Haverhill Firefighters’ Union President to City: Add Manpower So Public Safety Isn’t at Risk

Local 1011 Union President Timothy Carroll. (WHAV News photograph.)

Members of the Haverhill Fire Department appeared before the City Council Tuesday, imploring City Councilors to advocate on their behalf to Mayor James J. Fiorentini for an increase in staffing, warning that the safety of city residents and first responders is at stake.

Firefighter Timothy Carroll, who serves as the president of the local 1011 union, joined his department colleagues to pack the Council chambers at City Hall as he presented their case for a gradual increase in the minimum number of firefighters on shift from 19 to 25 over five years.

If that doesn’t happen, said Carroll, a public safety crisis could result. “This department has been working with good skill and a lot of luck. We’re tasked with a lot to do for this community and these guys show up every day and do it with no questions asked,” he said. “They’re here tonight because they know it’s their safety and the public’s safety at hand.”

The department—headed by Fire Chief William F. Laliberty—aims to respond to 90 percent of calls within four minutes, but the staffing crunch Carroll spoke about prohibits that in some areas of the city.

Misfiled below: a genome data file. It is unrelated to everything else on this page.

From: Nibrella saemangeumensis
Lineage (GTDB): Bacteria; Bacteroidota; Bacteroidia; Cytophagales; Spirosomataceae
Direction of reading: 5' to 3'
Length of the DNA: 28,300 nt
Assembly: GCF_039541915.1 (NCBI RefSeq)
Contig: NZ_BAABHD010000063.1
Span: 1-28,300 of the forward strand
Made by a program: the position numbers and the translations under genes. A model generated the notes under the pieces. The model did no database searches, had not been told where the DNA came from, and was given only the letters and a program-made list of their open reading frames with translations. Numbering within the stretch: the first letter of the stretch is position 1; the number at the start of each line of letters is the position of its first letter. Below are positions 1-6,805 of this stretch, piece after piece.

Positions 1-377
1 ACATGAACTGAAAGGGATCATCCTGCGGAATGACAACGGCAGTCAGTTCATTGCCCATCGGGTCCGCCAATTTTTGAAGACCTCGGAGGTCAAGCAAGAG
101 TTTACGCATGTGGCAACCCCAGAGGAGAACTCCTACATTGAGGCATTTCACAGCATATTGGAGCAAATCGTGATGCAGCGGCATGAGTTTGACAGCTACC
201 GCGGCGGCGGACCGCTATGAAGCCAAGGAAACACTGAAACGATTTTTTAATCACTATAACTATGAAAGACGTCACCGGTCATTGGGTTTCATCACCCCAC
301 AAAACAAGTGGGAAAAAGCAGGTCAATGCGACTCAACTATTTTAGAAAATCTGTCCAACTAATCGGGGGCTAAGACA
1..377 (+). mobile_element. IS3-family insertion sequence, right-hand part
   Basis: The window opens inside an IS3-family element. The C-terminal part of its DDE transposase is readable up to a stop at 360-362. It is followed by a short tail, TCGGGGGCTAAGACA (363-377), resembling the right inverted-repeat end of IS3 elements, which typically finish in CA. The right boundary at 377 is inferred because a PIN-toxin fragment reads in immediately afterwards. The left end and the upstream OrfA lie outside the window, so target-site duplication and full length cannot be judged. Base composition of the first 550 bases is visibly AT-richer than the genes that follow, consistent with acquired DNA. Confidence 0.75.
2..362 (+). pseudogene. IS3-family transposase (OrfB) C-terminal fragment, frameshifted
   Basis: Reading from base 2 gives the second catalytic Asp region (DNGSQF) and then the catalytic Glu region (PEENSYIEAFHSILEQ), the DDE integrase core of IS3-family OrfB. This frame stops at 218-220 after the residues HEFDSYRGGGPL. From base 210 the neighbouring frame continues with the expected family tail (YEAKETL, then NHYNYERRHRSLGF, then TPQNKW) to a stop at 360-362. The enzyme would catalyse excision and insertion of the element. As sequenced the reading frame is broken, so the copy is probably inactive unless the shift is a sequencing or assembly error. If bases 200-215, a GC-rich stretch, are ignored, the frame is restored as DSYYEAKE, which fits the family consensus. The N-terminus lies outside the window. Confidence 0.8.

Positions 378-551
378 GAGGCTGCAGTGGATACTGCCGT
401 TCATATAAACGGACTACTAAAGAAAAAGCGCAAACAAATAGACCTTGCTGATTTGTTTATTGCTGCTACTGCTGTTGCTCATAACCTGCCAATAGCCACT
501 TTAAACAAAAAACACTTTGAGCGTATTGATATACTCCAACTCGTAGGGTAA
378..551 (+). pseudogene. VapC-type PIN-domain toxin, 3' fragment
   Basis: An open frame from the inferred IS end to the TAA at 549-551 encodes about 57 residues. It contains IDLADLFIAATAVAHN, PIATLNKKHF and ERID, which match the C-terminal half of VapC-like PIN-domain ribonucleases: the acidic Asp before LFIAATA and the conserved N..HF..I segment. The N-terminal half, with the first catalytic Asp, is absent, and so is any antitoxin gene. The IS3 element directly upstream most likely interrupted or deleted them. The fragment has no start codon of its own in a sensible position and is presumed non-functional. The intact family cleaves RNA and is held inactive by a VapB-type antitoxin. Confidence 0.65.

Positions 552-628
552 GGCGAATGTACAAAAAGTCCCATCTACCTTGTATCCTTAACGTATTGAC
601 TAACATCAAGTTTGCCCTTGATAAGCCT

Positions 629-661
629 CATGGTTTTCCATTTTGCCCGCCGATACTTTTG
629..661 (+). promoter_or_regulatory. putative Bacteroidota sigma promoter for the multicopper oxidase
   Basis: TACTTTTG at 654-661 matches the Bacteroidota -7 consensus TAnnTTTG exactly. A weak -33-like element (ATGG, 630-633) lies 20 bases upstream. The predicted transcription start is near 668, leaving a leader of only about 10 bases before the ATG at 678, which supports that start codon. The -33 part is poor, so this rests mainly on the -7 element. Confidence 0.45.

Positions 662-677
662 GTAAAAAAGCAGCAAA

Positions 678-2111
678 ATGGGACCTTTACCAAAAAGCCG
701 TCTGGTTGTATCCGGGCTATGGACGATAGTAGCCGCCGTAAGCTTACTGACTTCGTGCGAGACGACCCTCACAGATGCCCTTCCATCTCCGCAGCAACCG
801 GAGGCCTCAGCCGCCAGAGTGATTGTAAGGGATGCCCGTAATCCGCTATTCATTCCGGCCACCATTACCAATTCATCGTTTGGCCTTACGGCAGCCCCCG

To bolster his argument, Carroll noted that Haverhill’s staffing levels greatly lag behind other communities. Haverhill has only one firefighter per 700 residents, well behind any other city in the state.

Ideally, the Haverhill Fire Department would have six engines, two ladder trucks and one rescue truck minimum to adequately serve a city with a population Haverhill’s size, Carroll said. He also hopes to hire four additional firefighters. Three are currently working their way through the state firefighting academy, he said.

On a motion by Councilor Melinda E. Barrett, the council voted to send the proposed plan to the Public Safety Committee for further review.

The Council was sympathetic to the plight of Carroll and his brother firefighters, reasoning that while they support the department’s effort to man up, it is Fiorentini who can ultimately make staffing decisions.

Carroll didn’t mince words when pleading with the city’s top leader: “It’s time that the Mayor steps up,” he said.

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